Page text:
Source: VR-Zone
 
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#2
Except if you read the original article, they're not standardising the dock connector, just on the fact that Thunderbolt should be used... meh...
 
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#4
Figure 3, strange plug. Why? Either you have thunderbolt... and will use that directly, or you don't and you use the legacy display connector. No reason at all to use both at the same time. Unless of course, your crazy OEM laptop manufacturer makes display come out the legacy only, but still provides a thunderbolt connector for other peripherals. But then, you want two separate cables... since your legacy display wants the legacy connector... and your thunderbolt peripherals want a thunderbolt connector.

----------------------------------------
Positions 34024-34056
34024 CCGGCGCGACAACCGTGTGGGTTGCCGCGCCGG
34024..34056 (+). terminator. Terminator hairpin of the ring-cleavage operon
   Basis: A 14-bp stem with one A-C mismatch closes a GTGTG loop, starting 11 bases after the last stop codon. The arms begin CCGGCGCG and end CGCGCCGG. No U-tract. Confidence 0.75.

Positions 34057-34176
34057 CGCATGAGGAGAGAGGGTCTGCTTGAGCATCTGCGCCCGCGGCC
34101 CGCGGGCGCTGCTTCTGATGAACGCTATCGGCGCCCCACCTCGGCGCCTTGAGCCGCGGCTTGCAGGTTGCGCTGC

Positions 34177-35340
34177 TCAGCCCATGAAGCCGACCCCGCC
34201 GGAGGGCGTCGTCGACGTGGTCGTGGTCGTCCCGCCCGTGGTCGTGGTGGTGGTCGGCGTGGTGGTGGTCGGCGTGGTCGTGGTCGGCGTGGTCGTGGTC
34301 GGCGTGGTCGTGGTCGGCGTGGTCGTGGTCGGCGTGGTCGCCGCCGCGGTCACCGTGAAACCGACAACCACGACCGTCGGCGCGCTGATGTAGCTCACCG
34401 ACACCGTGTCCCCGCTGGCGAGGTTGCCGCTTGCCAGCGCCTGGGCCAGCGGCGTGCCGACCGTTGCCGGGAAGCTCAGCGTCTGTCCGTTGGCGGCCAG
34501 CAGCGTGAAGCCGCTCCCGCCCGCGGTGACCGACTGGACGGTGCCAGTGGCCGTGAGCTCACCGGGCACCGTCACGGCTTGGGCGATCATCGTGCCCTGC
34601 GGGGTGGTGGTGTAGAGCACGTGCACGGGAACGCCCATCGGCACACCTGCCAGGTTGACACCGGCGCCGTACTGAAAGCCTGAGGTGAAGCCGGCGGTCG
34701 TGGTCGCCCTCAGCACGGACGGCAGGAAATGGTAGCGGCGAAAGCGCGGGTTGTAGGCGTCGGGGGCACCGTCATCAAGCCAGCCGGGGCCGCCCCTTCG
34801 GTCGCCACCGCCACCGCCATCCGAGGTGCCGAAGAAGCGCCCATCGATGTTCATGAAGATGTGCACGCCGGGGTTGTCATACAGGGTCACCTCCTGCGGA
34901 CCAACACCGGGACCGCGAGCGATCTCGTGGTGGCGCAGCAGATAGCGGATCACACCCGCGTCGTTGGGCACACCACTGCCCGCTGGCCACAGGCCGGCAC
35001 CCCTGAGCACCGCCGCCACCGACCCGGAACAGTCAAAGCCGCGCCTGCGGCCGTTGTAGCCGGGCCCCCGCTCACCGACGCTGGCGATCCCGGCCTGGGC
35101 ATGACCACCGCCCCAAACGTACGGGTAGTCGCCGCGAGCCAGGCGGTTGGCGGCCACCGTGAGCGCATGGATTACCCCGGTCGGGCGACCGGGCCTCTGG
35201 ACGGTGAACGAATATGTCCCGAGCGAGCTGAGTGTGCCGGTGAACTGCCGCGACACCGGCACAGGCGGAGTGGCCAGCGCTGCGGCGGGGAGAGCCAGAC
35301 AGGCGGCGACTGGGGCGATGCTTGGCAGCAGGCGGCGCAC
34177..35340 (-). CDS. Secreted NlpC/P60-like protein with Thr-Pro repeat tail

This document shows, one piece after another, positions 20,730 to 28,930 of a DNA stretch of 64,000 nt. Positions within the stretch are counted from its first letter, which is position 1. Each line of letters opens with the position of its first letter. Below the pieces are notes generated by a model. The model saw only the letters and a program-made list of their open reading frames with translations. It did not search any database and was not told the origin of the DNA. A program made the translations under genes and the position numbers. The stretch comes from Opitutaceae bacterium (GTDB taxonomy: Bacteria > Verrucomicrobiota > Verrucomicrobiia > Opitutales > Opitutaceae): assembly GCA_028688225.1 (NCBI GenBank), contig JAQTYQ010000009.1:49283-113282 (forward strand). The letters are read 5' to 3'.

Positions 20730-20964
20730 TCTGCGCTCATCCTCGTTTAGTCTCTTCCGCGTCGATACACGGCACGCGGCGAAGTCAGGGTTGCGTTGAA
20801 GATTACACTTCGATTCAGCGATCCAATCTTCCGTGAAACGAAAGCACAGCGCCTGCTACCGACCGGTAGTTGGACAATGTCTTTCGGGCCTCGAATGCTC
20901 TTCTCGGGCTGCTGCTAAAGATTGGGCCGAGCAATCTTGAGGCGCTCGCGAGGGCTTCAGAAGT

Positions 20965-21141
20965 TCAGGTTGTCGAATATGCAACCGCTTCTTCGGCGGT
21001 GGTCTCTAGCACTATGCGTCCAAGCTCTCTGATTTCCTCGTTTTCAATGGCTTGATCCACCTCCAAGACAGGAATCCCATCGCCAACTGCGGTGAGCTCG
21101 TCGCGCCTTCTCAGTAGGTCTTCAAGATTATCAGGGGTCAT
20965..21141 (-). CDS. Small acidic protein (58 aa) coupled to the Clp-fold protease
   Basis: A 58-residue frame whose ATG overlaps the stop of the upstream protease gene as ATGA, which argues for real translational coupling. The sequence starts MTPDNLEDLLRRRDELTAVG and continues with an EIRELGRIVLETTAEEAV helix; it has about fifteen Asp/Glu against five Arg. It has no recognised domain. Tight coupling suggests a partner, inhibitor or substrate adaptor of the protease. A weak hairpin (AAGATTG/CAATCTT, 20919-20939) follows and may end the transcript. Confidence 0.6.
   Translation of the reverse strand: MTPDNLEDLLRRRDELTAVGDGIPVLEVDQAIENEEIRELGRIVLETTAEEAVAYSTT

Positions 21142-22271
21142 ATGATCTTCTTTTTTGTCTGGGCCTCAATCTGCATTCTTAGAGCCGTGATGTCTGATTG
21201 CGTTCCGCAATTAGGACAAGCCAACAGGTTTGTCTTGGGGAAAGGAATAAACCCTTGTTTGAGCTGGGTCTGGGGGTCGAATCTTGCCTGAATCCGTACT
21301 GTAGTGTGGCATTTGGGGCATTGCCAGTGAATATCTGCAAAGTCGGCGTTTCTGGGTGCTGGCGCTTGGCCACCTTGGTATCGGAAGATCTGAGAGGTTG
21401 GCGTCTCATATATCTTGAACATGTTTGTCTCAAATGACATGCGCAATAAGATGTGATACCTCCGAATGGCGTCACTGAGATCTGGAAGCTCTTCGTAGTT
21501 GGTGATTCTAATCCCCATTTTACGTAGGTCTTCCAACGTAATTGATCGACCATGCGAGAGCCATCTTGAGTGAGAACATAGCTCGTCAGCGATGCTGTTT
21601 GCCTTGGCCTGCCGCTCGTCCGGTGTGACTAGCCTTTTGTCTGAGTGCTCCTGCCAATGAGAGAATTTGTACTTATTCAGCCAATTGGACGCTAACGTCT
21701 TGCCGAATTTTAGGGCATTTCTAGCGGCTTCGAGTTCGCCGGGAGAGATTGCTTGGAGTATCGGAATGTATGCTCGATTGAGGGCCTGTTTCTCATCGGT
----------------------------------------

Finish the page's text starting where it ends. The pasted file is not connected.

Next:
What is that figure 3? Trying to solve a transition-problem that doesnt exist?! In fact, they are MAKING a transition problem!
 

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#5
Looks like it should be Intel Standardizing Thunderbolt Docking on Apple Ultrabooks, all the pictures are depicting a Macbook of some sort.
 
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#6
Figure 3, strange plug. Why? Either you have thunderbolt... and will use that directly, or you don't and you use the legacy display connector. No reason at all to use both at the same time. Unless of course, your crazy OEM laptop manufacturer makes display come out the legacy only, but still provides a thunderbolt connector for other peripherals. But then, you want two separate cables... since your legacy display wants the legacy connector... and your thunderbolt peripherals want a thunderbolt connector.